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No Impact Man

No Impact Man

Not rated, 90 min. Directed by Laura Gabbert, Justin Schein.

REVIEWED By Marjorie Baumgarten, Fri., Oct. 30, 2009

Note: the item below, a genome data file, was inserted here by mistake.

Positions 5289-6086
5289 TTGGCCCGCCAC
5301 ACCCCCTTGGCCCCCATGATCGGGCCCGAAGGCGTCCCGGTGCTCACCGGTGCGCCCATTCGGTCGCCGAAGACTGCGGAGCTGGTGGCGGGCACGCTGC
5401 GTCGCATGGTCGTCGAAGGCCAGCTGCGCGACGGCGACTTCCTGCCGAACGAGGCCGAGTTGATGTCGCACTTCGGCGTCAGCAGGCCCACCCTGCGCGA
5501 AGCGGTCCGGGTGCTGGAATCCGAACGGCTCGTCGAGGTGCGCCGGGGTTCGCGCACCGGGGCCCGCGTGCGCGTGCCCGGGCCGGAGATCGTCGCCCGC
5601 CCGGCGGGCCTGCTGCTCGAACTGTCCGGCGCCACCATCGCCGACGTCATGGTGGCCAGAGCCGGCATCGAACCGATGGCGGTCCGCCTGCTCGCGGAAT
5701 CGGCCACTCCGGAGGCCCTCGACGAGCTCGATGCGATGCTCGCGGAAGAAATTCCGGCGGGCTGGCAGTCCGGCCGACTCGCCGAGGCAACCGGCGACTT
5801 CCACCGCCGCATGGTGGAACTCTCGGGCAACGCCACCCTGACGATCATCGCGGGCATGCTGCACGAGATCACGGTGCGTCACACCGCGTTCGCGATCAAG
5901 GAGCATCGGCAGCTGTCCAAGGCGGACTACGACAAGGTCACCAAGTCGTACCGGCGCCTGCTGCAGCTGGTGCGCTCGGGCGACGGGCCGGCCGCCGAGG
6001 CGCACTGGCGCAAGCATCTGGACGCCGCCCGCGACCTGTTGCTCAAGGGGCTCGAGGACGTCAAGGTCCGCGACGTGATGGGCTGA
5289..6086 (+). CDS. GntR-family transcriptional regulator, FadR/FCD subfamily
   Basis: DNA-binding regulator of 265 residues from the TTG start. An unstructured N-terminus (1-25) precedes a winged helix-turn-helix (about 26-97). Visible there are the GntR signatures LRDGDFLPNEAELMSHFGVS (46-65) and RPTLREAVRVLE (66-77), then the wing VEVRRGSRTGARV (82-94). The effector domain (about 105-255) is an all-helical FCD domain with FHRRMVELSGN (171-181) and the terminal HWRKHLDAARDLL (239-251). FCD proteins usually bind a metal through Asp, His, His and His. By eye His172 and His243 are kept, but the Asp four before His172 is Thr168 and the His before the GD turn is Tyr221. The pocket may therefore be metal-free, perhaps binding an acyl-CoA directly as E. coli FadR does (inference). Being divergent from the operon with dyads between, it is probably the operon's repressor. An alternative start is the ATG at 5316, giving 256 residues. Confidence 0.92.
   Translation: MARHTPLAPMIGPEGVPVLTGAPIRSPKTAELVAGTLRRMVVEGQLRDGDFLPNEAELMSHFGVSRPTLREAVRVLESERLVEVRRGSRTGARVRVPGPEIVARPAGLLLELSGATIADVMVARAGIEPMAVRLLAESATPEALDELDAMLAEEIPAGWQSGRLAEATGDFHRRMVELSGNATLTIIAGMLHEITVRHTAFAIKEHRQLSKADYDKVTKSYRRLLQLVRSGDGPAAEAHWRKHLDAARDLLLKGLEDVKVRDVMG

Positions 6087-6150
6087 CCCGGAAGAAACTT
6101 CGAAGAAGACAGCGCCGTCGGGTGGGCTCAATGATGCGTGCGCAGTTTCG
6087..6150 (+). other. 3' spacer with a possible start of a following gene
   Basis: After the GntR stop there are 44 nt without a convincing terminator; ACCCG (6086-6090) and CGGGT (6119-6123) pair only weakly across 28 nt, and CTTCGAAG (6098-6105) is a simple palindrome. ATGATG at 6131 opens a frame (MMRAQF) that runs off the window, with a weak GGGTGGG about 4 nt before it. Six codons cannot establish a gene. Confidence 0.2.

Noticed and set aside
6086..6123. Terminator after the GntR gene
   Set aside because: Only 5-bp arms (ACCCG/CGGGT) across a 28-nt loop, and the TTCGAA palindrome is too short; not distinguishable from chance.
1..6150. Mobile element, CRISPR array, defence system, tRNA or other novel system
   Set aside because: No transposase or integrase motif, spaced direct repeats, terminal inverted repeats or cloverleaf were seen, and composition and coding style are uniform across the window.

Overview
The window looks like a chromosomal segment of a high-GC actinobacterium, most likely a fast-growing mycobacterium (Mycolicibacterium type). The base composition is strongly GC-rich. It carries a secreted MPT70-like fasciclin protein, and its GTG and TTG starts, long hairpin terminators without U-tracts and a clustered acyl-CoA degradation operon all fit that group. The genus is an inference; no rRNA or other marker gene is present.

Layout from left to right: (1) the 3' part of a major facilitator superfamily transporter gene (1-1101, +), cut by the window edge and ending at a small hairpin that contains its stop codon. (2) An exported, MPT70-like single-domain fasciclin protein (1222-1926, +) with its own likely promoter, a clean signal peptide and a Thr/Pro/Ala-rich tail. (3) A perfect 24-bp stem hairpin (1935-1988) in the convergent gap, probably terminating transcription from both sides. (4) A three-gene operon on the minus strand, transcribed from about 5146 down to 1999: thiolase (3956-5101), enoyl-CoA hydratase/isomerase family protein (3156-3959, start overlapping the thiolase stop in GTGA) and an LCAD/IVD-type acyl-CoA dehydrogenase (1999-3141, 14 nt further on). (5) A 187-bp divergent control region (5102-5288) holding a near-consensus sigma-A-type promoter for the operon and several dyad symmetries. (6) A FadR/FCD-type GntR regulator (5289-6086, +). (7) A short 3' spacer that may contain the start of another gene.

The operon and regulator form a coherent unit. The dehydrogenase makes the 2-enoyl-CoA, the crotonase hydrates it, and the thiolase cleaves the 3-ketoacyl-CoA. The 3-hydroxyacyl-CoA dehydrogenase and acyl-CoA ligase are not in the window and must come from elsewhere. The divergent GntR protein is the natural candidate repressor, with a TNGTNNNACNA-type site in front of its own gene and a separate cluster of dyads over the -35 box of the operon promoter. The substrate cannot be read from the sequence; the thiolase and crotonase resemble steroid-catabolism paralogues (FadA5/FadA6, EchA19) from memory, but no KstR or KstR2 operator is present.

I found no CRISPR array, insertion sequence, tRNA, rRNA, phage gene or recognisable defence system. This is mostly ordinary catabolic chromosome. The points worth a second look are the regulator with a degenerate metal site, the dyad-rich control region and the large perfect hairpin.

Author Colin Beavan, aka No Impact Man, was a newly converted environmentalist in 2006 when he began the No Impact Project, in which he vowed to leave his liberal complacency behind and adopt a lifestyle that aimed to create zero environmental impact on the Earth. It was to be a yearlong project and the source material for a planned book (No Impact Man: The Adventures of a Guilty Liberal Who Attempts to Save the Planet and the Discoveries He Makes About Himself and Our Way of Life in the Process, which was published this September and is one of the works featured at this weekend’s Texas Book Festival). The project also required the cooperation of his wife, Michelle Conlin, a journalist at BusinessWeek, and the couple’s not-yet-2-year-old daughter, Isabella. These New York City dwellers elected to abandon material consumption and buy nothing new over the course of the year, eat only food that was grown within a 250-mile radius of their home, compost their waste, and abandon automated transportation and get around by bike, foot, scooter, or stroller. Six months into the project, they turned off their electricity, which made for a fairly spartan home environment. What makes this documentary work is that the Beavan family is so relatable. Though full of grand intentions, they are hardly saints, and we agonize with them over the disappointments and compromises they experience along the way. What does one do about all the flies in the apartment created by the compost box? How do you keep your baby’s milk from spoiling without a refrigerator? The Beavans’ day-to-day issues are the drama that keeps the film afloat. How can a journalist produce a cover story without a single cup of coffee (not allowed because no coffee beans are grown in the New York City area)? And for a vacation on an organic farm upstate, a train ride becomes allowable. Still, the documentary leaves a great many questions unasked. For example, what are the moral quandaries of having Good Morning America report on the project with their high-wattage cameras and vast publicity machine? Can a person take advantage of electricity, television, and book pulp to discuss one’s work while still remaining true to the ideals of creating zero personal waste? Beavan has received a lot of flak from observers on his website who regard him as a publicity monger, a self-deluded idiot, or worse. Yet, in the film, the only figure to address Beavan’s contradictions is the longtime activist, editor, and vegetable gardener Mayer Vishner. Still, whether this documentary’s questions are explicit or implicit, No Impact Man is certain to raise questions among viewers – questions about the Beavans, questions about ourselves, questions about degrees of sustainability. And asking questions is what it’s all about, isn’t it? (See "Brace For …," Oct. 30, for an interview with Beavan, who is attending the Texas Book Festival and will also appear in person at the 7pm screening on Friday.)
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